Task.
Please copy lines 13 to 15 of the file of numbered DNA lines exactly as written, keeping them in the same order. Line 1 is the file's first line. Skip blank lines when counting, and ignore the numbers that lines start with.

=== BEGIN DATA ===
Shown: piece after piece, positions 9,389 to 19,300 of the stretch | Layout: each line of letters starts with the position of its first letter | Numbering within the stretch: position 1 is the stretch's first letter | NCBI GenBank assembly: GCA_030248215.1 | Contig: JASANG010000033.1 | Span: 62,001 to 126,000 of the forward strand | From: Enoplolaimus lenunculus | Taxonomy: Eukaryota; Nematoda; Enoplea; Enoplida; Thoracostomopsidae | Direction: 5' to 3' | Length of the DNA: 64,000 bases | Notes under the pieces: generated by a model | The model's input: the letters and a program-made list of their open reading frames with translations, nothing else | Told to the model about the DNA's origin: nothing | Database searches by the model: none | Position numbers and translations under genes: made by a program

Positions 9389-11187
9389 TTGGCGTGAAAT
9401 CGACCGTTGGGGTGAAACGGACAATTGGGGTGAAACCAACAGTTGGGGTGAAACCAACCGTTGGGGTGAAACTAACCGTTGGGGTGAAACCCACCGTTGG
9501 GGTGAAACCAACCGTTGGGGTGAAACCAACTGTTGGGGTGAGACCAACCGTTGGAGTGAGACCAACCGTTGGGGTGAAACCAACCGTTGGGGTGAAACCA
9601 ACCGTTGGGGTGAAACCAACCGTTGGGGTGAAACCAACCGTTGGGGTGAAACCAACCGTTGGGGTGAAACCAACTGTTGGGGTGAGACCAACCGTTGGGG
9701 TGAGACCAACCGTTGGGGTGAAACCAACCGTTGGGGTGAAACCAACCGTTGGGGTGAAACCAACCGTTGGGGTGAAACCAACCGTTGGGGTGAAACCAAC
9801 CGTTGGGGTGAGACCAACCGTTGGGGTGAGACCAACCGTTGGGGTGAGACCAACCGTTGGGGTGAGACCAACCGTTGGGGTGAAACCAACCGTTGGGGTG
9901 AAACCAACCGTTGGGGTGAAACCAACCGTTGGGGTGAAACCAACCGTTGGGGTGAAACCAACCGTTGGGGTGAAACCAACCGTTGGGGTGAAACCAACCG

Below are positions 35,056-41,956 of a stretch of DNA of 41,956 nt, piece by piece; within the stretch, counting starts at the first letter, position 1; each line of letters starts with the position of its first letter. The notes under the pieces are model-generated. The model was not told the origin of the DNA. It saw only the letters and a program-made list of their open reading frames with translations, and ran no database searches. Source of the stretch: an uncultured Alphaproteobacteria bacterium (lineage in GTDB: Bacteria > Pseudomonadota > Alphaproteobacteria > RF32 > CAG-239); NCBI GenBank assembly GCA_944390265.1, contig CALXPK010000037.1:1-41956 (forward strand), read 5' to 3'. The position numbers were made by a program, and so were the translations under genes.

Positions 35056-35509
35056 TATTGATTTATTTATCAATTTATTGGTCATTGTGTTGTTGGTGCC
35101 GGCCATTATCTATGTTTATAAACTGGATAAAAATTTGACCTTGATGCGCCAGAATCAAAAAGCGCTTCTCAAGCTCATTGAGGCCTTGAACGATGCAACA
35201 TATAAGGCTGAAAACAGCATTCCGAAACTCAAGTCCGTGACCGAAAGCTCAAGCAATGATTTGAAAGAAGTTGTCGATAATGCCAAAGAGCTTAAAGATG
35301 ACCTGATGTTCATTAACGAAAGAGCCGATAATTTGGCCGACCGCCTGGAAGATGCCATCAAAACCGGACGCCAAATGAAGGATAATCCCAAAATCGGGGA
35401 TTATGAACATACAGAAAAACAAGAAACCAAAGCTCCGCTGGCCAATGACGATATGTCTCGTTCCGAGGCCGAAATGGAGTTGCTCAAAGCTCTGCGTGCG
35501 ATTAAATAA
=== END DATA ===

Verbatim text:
35101 GGCCATTATCTATGTTTATAAACTGGATAAAAATTTGACCTTGATGCGCCAGAATCAAAAAGCGCTTCTCAAGCTCATTGAGGCCTTGAACGATGCAACA
35201 TATAAGGCTGAAAACAGCATTCCGAAACTCAAGTCCGTGACCGAAAGCTCAAGCAATGATTTGAAAGAAGTTGTCGATAATGCCAAAGAGCTTAAAGATG
35301 ACCTGATGTTCATTAACGAAAGAGCCGATAATTTGGCCGACCGCCTGGAAGATGCCATCAAAACCGGACGCCAAATGAAGGATAATCCCAAAATCGGGGA